COP 26 & the future of the Glasgow tenements
Duncan Smith reflects on the social and architectural significance of Glasgow's tenement flats, and their potential place in a zero carbon future, as the city prepares to host COP 26.
For many of a certain age, and who live in Glasgow and the west of Scotland, the tenement has been a central feature of their life. Almost three-quarters of Glaswegians live in a flat of some description, compared with under a quarter for comparable cities in the rest of Britain.
The tenement is where many of us were born and brought up, and even if you weren't, most of us have childhood memories of the close and the backcourts, of summer in their shadow or bringing in the bells at Hogmanay, in front of the fire.
There are songs about the tenement, and paintings by artists such as Avril Paton and Bryan Evans, depicting where generations of Glaswegians have lived, loved, and worked. My own parents brought me home to one on a sunny spring day in the early 1970s, and I spent a good portion of my younger years in one.
Sandstone tenements are characteristic of housing in Glasgow, but also many other parts of Scotland and the UK. They’ve been part of the fabric of the city since the 19th century. For me they define Glasgow and I've always loved them.
They were first built to house the workers that flocked to the city during the industrial revolution, coming from Ireland, the Highlands, and Europe to work in the factories or the yards. Accommodation had to be built to house the burgeoning population, so the tenement was the most practical solution and best use of land and material.
Here in Scotland, the definition of a tenement is so important it's even written into law, within Section 26 of the Tenement (Scotland) Act 2004, as “Two or more related but separate flats divided from each other horizontally".
The vast majority of the tenements you'll see in Glasgow date from the late 1800s up to 1919, and were built using locally sourced materials of slate and timber, and red, grey, and beige sandstone.
They’re usually between three and four stories tall and built in blocks from Partick to Parkhead, creating the city’s distinctive square grid pattern.
Some tenements were grand and opulent and were as much about a statement of wealth and status, with detailed facades and exquisite craftsmanship on display for all the world to see. The majority however were more practical and functional, and built for the task at hand.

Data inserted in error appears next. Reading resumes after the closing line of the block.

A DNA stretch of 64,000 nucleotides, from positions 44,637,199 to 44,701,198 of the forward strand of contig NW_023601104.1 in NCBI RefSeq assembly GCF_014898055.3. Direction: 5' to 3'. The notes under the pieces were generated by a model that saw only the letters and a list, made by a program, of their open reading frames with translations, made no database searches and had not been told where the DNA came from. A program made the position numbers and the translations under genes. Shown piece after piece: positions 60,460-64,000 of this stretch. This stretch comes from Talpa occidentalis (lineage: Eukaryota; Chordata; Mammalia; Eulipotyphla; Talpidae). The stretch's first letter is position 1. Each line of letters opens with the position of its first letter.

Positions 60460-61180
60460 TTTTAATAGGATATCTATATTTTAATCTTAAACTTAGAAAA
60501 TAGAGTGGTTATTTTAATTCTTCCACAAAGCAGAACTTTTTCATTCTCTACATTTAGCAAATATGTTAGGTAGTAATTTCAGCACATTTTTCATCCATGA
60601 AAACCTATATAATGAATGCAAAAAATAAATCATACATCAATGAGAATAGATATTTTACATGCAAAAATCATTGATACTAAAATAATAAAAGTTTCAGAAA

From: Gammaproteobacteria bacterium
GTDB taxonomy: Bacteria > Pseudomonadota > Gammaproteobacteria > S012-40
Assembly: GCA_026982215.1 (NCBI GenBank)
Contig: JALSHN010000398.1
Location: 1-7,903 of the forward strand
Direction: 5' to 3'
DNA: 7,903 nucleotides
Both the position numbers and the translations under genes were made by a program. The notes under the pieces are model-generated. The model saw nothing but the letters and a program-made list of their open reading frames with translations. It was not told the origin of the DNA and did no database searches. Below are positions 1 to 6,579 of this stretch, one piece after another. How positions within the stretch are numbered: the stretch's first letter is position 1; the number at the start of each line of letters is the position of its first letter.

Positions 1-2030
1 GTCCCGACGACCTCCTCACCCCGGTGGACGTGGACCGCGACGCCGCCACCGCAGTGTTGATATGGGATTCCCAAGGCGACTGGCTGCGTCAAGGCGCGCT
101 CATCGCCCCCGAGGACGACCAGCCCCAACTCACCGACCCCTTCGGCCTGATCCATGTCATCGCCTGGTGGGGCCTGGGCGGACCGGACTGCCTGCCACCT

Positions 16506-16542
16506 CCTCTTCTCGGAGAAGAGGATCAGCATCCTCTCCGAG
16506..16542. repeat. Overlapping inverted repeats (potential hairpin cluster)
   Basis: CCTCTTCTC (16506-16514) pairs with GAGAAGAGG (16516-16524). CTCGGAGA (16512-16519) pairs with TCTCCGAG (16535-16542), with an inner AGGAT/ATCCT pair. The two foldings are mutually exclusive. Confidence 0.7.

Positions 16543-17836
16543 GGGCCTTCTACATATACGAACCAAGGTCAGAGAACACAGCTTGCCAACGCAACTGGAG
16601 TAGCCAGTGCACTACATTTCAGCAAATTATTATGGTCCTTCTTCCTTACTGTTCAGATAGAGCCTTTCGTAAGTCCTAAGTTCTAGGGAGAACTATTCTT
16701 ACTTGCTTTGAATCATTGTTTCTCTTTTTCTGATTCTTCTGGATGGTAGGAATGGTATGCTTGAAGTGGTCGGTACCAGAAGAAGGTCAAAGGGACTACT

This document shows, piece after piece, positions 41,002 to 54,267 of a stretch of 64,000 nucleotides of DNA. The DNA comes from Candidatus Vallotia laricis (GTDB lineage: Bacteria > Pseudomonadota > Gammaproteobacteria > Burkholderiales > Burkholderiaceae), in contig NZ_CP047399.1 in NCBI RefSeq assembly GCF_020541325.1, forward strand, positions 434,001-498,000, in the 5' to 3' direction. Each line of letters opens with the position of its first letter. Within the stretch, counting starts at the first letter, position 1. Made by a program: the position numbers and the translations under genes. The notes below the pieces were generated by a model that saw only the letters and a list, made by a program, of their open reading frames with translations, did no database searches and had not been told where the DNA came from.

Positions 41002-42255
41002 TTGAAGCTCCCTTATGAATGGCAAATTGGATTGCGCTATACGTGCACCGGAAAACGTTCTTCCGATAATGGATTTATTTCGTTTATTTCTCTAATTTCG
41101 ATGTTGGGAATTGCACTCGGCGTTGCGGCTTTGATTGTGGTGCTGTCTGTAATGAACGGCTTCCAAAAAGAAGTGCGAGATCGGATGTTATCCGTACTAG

Fast forward to today, and tenements in Glasgow are characterised from the outside by their colour of sandstone (mainly blonde and red), and large bay windows, and from the inside by period features such as ceramic wall tiles in the close, wood flooring, corniced ceilings and open Victorian fires.
They're a byword for quality and desirability in the West End, where they are much sought after, but in parts of the East End they are less desirable. That the same house in an affluent part of the city can sell for five, six or even seven times that of its neighbour a mile or two down the road is indeed a sign of our times.
However, history lesson over. This year Glasgow hosts COP 26, the United Nationals climate conference, and it’s ironic that the city with arguably some of the most inefficient homes will play host to the geopolitical forces that will shape how we heat and insulate those homes over the coming decade, and determine what we need to do to become a zero-carbon country and society.
But the sandstone tenement wasn’t built with energy efficiency in mind, and many have issues with being wind and watertight never mind airtight! The solutions that we need to deploy within Glasgow’s historic tenement stock might vary and could be determined by the socio-economic profile of residents, rather than their fabric.
One interesting project that is taking place, and worth keeping an eye on, is a collaboration between John Gilbert Architects and Southside Housing Association to upgrade six tenement flats in the same block to the Enerphit standard — taking the flats back to their original brick and bringing them forward, from the 19th to the 21st century, in terms of their energy efficiency.
However, for the majority of tenement blocks the end game may be a combination of solutions — such as low carbon heat networks and improved energy efficiency — so that we can retain the legacy of our Victorian housing in a way that keeps the heritage of our city alive, but also accepts that there is only so far we can take these buildings in terms of their overall thermal performance.
How we do that in a way that is sustainable, for both the building and environment, but more importantly for those living within them, is critical to the success of retrofitting our tenement homes towards a zero carbon future. A future that will be defined in this city later this year.
Duncan Smith is housing asset and energy strategy manager for Renfrewshire Council. He is writing here in a personal capacity.